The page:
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Lung Cancer: Back Pain Can Be a Possible Symptom

Lung Cancer: Back Pain Can Be a Possible Symptom

Back pain is a common complaint that a lot of people have. But did you know that it can also be a possible symptom of lung cancer? How can you tell lung cancer back pain from back pain caused by something else? Read on to find out more.

Lung Cancer Back Pain: What You Should Know

Lung cancer is one of the most common, and also most serious forms of cancer in the world. Just like other cancers, early detection is crucial when it comes to treatment and recovery. This is where knowledge of the symptoms of lung cancer come in.

lung cancer back pain

The usual symptoms associated with lung cancer include a persistent cough, recurring chest infections, coughing up blood, difficulty breathing, and a feeling of fatigue or tiredness1. However, there is another possible symptom that not everyone is aware of, and that is back pain.

How exactly does lung cancer cause back pain, and can identify if the pain you’re experiencing is lung cancer?

How Can Lung Cancer Cause Back Pain?

One interesting thing you should know about the lungs is that they have no pain receptors. When a person experiences pain due to lung cancer, it’s usually because of inflammation of the pleura, or the tissue that protects the lungs2. This makes it even more difficult to identify if back pain is caused by cancer since inflammation of the pleura can be caused by a number of different things.

In the case of lung cancer, what usually happens is that tumors might be causing inflammation of the pleura. What happens is that as the tumors grow, they could start irritating the nerve endings of the pleura. This, in turn, can cause back pain or chest pain.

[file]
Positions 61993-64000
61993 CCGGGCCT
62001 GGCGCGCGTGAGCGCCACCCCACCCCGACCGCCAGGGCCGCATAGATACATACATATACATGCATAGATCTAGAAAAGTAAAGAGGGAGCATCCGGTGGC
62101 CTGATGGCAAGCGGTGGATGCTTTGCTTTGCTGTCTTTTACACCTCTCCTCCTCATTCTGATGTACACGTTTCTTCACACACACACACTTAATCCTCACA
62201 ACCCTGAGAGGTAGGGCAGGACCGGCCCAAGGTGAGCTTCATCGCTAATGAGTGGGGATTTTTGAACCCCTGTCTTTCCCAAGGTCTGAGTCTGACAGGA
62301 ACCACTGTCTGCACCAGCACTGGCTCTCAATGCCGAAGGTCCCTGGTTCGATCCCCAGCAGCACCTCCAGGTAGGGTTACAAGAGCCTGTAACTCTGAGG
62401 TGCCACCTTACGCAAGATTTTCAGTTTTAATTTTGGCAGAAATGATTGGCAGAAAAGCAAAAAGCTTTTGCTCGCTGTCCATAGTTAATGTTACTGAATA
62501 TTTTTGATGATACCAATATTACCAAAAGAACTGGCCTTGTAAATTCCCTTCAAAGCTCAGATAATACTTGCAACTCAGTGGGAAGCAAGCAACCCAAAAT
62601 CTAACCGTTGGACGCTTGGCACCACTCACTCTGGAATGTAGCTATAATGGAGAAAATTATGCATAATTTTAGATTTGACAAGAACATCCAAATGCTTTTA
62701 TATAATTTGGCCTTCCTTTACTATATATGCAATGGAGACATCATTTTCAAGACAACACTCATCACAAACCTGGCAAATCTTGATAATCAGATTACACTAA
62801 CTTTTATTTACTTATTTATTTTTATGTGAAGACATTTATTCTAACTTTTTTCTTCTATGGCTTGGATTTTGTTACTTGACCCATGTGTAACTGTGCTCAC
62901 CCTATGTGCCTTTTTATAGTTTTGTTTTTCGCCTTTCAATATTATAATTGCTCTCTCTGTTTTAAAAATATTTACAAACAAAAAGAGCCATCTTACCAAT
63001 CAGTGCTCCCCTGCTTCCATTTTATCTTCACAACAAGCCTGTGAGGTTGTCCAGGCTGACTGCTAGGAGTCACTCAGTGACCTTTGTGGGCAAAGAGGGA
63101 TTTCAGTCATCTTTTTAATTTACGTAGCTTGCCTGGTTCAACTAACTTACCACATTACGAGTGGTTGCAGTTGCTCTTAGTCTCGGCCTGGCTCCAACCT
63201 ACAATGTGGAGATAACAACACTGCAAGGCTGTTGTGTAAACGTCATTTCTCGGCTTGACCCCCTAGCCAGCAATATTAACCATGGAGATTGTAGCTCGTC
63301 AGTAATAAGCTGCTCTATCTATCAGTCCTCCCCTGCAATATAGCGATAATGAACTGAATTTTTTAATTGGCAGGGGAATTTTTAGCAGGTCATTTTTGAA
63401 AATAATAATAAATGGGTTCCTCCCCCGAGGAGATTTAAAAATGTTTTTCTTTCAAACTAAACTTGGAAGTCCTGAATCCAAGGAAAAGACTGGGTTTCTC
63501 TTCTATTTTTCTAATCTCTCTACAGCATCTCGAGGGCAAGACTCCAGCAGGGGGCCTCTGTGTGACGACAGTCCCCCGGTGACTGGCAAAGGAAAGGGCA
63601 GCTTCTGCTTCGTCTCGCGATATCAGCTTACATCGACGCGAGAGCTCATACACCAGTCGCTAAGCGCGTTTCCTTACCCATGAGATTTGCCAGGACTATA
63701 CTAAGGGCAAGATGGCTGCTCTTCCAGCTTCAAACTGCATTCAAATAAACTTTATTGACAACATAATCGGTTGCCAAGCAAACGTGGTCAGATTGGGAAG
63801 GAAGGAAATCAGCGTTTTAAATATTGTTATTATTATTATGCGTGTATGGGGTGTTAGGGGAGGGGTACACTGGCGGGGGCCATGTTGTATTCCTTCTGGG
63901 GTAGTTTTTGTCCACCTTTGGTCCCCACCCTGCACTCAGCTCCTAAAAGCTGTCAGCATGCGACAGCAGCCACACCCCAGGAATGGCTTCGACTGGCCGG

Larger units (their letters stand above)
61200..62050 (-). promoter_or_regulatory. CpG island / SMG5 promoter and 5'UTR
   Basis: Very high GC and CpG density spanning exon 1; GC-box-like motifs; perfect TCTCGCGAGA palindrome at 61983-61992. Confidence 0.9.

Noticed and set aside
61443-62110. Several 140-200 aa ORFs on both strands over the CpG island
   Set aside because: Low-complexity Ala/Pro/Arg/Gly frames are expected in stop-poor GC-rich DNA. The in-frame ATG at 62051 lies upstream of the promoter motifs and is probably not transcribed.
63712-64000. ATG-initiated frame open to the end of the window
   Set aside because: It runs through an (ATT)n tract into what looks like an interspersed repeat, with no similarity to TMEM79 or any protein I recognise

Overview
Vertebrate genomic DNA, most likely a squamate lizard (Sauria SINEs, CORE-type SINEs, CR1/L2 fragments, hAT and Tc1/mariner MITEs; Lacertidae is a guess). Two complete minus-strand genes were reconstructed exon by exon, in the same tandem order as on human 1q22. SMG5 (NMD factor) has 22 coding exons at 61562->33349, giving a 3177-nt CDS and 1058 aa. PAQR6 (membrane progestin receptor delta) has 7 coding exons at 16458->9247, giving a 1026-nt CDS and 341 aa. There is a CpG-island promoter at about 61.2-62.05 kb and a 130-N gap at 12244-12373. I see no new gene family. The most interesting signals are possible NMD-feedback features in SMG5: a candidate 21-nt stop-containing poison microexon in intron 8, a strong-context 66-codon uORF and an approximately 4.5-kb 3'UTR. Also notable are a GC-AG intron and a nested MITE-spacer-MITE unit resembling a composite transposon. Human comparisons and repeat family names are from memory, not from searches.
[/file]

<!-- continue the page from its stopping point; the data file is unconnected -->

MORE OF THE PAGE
It Could Be A Sign Of A More Serious Illness

While rare, it’s possible for lung cancer back pain to be a sign that the cancer has already spread throughout the body. It’s possible that it has metastasized or spread throughout the bones, and that might be the reason for back pain3.

In particular, a tumor in the spine could be a possible reason for back pain. The tumors can apply pressure to the nerves surrounding them, and thus can be a reason for back pain. Another explanation is that the cancer might have already spread to other nearby organs, and that could be the reason for back or chest pain.

However, it is important to note that this isn’t always the case. Just because you have back pain doesn’t automatically mean that you might have lung cancer. However, if the pain is recurring and unexplainable, then it might be a good idea to get it checked out, just to be on the safe side.

It is estimated that about 25% of people diagnosed with lung cancer have had back pain as a symptom4. So it is important to not ignore these aches and pains, as they could be a symptom of a more serious illness.

If It’s Not Lung Cancer, What Else Could It Be?

If you do have unexplainable pain in your back, you should not panic. It’s very possible that the pain might be caused by something else, and not due to lung cancer.

Here are some possible reasons for having back pain:

  • Scoliosis or curvature of the spine
  • Sprains in the spine
  • Injury
  • Arthritis or other related illnesses
  • Spondylosis or degeneration of the spine
  • Sciatica or compression of the sciatic nerve
  • Kidney stones
  • Endometriosis (in women)

The best thing to do whenever you have an unexplainable back pain is to consult your doctor. This way, they can help diagnose what could be causing your back pain, and what remedies are available.

Learn more about lung cancer here.

Hello Health Group does not provide medical advice, diagnosis or treatment.

Sources
  1. Lung cancer – Symptoms – NHS, https://www.nhs.uk/conditions/lung-cancer/symptoms/, Accessed October 26, 2021
  2. What Causes Lung Pain in the Back? | Roswell Park Comprehensive Cancer Center, https://www.roswellpark.org/cancertalk/202007/what-causes-lung-pain-back, Accessed October 26, 2021
  3. Back Pain in a Patient With Lung Cancer, https://www.ncbi.nlm.nih.gov/pmc/articles/PMC4093317/, Accessed October 26, 2021
  4. Back Pain and Cancer: How Are They Related? | Dana-Farber Cancer Institute, https://blog.dana-farber.org/insight/2018/07/back-pain-cancer-related/, Accessed October 26, 2021
  5. Low Back Pain Fact Sheet | National Institute of Neurological Disorders and Stroke, https://www.ninds.nih.gov/Disorders/Patient-Caregiver-Education/Fact-Sheets/Low-Back-Pain-Fact-Sheet, Accessed October 26, 2021
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Written by Jan Alwyn Batara Updated 4 weeks ago
Fact Checked by Bianchi Mendoza, R.N.